Nigeria buries 43 farmers killed by militants, dozens missing

Men gather near the bodies of people killed by a militant attack, during a mass burial at Zabarmari, in the Jere local government area of Borno state, in northeast Nigeria, on November 29 2020.
Men gather near the bodies of people killed by a militant attack, during a mass burial at Zabarmari, in the Jere local government area of Borno state, in northeast Nigeria, on November 29 2020.
Image: REUTERS/Ahmed Kingimi

Villagers in northeast Nigeria's Borno state on Sunday buried 43 farmers killed in an attack by suspected Islamist militants, while security forces searched for dozens who are still missing.

About 30 of the men were beheaded in the attack, which began on Saturday morning in the village of Zabarmari, while residents said 70 people in all are feared dead.

While there was no claim of responsibility, such massacres have been carried out in the past by Boko Haram or the Islamic State West Africa Province, which are both active in the area, where Islamic militants have killed at least 30,000 people.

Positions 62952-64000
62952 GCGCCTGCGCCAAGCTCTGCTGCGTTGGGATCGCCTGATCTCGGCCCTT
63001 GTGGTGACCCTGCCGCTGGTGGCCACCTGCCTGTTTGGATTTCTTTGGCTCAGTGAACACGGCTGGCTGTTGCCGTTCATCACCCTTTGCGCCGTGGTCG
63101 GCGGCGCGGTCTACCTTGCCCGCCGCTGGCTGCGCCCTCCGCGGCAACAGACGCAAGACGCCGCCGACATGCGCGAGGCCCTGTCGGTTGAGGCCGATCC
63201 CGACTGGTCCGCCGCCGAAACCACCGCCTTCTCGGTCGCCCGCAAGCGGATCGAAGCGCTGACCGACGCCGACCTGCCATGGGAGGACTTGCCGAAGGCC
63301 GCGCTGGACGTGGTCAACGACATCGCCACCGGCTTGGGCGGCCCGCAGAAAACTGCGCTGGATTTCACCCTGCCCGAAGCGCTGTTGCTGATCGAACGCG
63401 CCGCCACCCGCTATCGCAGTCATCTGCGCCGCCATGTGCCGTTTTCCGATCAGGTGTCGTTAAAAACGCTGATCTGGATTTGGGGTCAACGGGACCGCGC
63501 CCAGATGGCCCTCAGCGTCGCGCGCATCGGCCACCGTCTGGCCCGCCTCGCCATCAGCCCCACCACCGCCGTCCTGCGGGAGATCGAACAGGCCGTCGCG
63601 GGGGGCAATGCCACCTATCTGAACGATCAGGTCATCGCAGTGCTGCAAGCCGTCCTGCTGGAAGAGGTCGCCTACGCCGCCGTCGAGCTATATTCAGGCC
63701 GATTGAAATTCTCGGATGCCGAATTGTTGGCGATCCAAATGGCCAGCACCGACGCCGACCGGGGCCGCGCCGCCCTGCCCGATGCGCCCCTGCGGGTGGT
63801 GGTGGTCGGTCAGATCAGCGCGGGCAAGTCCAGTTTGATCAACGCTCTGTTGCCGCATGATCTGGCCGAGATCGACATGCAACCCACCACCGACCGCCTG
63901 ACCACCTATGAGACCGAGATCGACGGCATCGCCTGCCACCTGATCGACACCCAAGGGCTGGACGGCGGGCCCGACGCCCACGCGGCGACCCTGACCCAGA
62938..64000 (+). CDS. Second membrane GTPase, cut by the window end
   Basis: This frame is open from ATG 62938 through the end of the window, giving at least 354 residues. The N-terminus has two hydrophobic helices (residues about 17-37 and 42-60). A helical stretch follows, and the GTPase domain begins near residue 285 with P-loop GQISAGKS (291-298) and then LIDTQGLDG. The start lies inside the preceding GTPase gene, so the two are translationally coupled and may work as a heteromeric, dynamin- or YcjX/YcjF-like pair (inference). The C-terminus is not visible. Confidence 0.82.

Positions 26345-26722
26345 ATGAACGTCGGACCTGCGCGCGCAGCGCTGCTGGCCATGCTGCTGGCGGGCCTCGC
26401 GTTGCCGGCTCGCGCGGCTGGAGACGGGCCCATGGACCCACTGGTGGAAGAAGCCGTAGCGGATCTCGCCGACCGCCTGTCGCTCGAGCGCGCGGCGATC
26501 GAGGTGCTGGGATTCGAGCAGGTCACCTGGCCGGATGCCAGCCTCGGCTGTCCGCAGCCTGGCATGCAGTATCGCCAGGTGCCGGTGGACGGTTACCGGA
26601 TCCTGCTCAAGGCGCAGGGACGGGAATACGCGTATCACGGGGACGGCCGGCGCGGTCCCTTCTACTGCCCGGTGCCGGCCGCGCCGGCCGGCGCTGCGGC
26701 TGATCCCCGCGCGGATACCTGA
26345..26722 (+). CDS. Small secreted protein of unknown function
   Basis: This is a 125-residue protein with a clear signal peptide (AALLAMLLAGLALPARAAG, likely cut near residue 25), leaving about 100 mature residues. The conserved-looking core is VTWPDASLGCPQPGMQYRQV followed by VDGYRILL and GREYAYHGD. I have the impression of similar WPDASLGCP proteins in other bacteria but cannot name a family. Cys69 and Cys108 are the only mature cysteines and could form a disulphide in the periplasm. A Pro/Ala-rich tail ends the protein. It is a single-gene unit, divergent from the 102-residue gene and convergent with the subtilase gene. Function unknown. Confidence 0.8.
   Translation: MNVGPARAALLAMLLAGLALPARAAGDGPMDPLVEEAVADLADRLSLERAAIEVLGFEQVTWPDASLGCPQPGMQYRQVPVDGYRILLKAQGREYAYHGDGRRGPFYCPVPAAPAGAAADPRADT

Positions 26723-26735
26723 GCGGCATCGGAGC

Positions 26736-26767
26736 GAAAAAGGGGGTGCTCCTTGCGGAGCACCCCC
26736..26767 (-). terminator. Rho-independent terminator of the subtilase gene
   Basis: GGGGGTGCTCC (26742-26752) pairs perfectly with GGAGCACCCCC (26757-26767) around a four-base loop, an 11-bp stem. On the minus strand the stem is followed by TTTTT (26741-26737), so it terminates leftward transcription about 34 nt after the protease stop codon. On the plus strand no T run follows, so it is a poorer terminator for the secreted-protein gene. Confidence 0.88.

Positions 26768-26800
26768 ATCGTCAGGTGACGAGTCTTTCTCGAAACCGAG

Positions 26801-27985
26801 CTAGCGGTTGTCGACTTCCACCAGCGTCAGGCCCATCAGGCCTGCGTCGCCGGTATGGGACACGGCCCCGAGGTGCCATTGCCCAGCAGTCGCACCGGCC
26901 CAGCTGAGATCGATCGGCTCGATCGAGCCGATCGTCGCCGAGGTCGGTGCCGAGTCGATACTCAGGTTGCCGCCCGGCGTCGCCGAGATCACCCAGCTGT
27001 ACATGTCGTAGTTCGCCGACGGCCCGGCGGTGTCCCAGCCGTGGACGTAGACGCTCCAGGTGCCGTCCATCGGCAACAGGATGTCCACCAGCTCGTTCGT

Nigerian President Muhammadu Buhari condemned the killings and said “the entire country is hurt”.

In Zabarmari, dozens of mourners surrounded the bodies, which were wrapped in white burial shrouds and placed on wooden pallets, as clerics led prayers for the deceased.

One resident and Amnesty International said 10 women were among those missing.

UN humanitarian co-ordinator Edward Kallon said he was “outraged and horrified” by “the most violent direct attack” against civilians this year.

The UN estimated that at least 110 people were killed across the Jere local government area of Borno state.

Borno state governor Babagana Zulum, speaking at the burials, called on the federal government to recruit more soldiers, Civilian Joint Task Force members and civil defence fighters to protect farmers.

“In one side, they stay at home, they may be killed by hunger and starvation, on the other, they go out to their farmlands and risk getting killed by the insurgents,” he said.

Food prices in Nigeria have risen dramatically in the past year, driven by flooding, border closures and insecurity in some food-producing areas.

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